Allergies to sesame are more prevalent than previously believed, and consumers need to be better informed, according to new research.
In what has been called the most comprehensive review of sesame allergies to date, a new study found that more than 1.5 million people in the United States, or nearly 0.5% of all adults and children, are allergic to the popular seed. However, unlike better-known allergens such as peanuts and milk, there are no government requirements for label warnings on food products that contain sesame.
The researchers, most of whom are affiliated with Northwestern University's Feinberg School of Medicine, say that needs to change.
"Our study shows sesame allergy is prevalent in the U.S. in both adults and children and can cause severe allergic reactions," said lead study author Ruchi S. Gupta, a pediatrics professor with the medical school and director of the Northwestern Center for Food Allergy and Asthma Research. "It is important to advocate for labeling sesame in packaged food. Sesame is in a lot of foods as hidden ingredients. It is very hard to avoid."
Sesame in foods is sometimes listed by unfamiliar or unclear names, said co-author Christopher M. Warren, an epidemiologist with the allergy and asthma research center. Some Americans, for example, don't know that sesame is used to make tahini, a main ingredient in hummus, the chickpea spread widely available in supermarkets.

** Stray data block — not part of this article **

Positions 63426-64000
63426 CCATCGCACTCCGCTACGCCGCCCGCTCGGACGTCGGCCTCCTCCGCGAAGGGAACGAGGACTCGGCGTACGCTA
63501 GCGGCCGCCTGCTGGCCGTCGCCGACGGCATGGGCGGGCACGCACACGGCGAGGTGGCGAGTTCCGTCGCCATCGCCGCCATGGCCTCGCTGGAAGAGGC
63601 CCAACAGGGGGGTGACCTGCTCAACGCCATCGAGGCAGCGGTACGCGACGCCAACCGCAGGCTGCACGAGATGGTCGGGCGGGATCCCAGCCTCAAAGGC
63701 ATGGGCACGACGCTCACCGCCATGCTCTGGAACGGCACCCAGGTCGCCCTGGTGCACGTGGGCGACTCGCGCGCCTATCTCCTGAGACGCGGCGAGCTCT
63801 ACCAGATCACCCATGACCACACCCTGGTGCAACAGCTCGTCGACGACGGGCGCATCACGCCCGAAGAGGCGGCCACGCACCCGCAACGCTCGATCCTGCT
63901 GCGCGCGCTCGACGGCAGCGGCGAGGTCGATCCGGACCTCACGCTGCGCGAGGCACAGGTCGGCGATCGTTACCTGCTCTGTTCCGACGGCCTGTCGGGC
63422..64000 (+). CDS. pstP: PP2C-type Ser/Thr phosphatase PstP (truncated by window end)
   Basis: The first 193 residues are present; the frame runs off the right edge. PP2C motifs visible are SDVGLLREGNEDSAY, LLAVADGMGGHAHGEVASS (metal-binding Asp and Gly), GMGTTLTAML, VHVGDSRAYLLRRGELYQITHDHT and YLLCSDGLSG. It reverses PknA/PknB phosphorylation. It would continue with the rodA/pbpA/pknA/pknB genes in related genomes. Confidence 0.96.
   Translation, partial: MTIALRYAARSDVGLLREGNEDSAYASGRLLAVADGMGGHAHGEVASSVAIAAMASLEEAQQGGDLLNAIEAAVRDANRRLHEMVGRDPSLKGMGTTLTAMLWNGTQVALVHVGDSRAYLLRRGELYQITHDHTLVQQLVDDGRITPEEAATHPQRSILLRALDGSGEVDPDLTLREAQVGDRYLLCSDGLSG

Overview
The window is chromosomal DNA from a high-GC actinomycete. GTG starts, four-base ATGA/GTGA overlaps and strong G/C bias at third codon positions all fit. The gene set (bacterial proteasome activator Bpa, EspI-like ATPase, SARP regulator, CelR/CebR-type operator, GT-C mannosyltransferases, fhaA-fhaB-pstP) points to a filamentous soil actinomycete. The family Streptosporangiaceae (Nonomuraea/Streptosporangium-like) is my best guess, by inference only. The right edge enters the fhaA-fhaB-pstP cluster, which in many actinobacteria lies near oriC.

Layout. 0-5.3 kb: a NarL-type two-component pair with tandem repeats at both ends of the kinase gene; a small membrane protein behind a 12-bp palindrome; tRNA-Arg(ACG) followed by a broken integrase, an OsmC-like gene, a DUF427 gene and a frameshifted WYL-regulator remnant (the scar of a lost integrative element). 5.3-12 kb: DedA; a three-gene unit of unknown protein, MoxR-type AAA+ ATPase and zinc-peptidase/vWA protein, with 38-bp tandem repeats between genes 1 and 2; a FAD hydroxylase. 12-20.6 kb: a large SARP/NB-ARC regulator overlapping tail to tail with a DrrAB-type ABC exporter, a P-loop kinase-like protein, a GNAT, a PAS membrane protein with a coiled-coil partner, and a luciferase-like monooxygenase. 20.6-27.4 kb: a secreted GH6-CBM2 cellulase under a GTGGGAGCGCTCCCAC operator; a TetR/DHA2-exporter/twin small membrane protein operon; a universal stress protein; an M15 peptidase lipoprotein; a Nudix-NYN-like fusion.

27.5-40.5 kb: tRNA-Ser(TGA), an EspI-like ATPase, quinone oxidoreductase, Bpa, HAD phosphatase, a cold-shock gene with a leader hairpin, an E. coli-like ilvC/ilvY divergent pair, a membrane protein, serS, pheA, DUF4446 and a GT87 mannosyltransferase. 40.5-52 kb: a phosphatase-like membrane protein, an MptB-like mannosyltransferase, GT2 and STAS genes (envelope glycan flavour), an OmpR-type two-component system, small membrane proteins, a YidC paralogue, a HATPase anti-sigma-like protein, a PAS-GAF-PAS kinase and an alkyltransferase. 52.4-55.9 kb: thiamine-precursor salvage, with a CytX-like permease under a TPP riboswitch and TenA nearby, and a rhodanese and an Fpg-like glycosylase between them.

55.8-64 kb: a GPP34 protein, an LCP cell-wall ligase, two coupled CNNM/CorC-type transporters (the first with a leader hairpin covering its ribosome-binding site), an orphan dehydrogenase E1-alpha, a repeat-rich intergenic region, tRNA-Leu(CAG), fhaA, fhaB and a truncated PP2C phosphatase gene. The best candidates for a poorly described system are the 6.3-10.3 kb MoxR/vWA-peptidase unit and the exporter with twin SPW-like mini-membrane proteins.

The U.S. Food and Drug Administration is seeking information about sesame allergies before possible regulatory action, such as requiring sesame to be listed on the labels of packaged foods.
Many foods can cause allergic reactions, but federal law requires labeling of only the eight most common allergens. Those are milk, eggs, fish, shellfish, tree nuts, peanuts, wheat and soybeans.
While many food-related allergic reactions are mild, some can be life-threatening.
The new study found that 0.23% of the population have a history of significant sesame allergic reactions. A third of those with sesame allergies reported needing epinephrine, an emergency medication used in the case of severe allergic reactions.
However, the researchers noted that only 0.11% said their allergy had been diagnosed by a physician.
"Clinical confirmation of suspected food allergies is essential to reduce the risk of unnecessary allergen avoidance as well as ensure patients receive essential counseling and prescription of emergency epinephrine," Warren said.
The researchers also found that unlike other allergies that tend to develop early in life and may be outgrown later, sesame allergy appears to affect children and adults to a similar extent.
The findings were published in the Journal of the American Medical Association Network Open.